Date of Award
At the Los Alamos National Laboratory (LANL), low level nuclear waste (LLW) is processed for disposal at the Waste Isolation Pilot Plant. This waste is processed in a glovebox and then placed into a 55 gallon drum and sent to a nondestructive assay (NDA) laboratory to determine if the waste within the drum's reactivity is below 100nCi/g stipulated by the regulation held by the Enviromental Protection Agency (EPA). In several cases every year, the reactivity of the drum is exceeded, thus requiring a costly and dangerous procedural deviation to divide the contents of the drum to reach an acceptable level of radioactivity. To avoid this problem, an in-line waste assay system must be developed to measure specifically plutonium-240 but also must give a possibility of measuring other types of radioactive materials such as Uranium-235. This product must have the ability to be applied to gloveboxes globally. This will require that the device has the capability of assaying a fully loaded 55-gallon drum that is inserted into the glovebox through a penetration in the floor of the glovebox before movement to the NDA laboratory. This assay must be completed within an hour, while maintaining an ergonomically efficient design. To satisfy these requirements, the goal was to take a neutron counting system available on the market and develop a mechanized collar to hold these devices while it assays the drum's waste underneath the glovebox.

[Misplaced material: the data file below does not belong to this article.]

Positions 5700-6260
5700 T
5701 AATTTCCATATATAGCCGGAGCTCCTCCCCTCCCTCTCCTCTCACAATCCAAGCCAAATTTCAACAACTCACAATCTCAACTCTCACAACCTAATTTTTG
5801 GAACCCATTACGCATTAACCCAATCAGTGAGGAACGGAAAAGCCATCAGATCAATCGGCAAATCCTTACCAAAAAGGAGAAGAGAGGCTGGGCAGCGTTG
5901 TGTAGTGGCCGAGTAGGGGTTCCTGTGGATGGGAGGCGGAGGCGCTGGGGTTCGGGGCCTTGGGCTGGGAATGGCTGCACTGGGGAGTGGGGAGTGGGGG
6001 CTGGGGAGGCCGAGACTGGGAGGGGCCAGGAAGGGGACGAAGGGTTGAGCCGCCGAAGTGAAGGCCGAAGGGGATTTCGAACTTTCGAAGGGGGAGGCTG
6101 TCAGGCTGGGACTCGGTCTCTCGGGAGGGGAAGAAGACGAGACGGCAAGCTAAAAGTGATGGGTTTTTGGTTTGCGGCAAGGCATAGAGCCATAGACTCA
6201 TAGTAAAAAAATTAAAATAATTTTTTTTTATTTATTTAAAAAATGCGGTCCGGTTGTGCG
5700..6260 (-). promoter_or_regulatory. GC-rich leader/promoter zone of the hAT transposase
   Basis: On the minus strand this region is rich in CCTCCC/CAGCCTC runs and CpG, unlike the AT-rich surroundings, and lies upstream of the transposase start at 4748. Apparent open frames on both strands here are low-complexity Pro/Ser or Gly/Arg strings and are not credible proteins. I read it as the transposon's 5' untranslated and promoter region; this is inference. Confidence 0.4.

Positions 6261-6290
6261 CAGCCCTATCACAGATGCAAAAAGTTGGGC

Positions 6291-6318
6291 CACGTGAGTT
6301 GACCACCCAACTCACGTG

The neutron counter that will be applied to the design is Canberra Industries' model JCC-71,72, and 73  accompanied with the JR-14 shift register  and neutron counting software . The main aspect of the design will be the development of a mechanized collar operating underneath the glovebox around the floor penetration to safely assay the waste in 2-3 sections on the drum. This will require the collar to have a vertical drive mechanism, a controls component and the construction of a holding rack for the counting slabs. The design will accompany the 6 He-3 slabs fashioned around the drum with one of the holding positions having the ability to accompany a passive or active slab depending on the application desired. The design will include a minimal amount of areas with hard to clean spaces. This design will accomplish all of the specifications explained above and hope to make the operations at nuclear processing facilities more efficient.
Elloso, Andrew; Murphy, Ryan; Simpson, Robert; and Sullivan, Thomas, "LANL Plutonium Assessment" (2017). Mechanical Engineering Capstone Design Projects. Paper 9.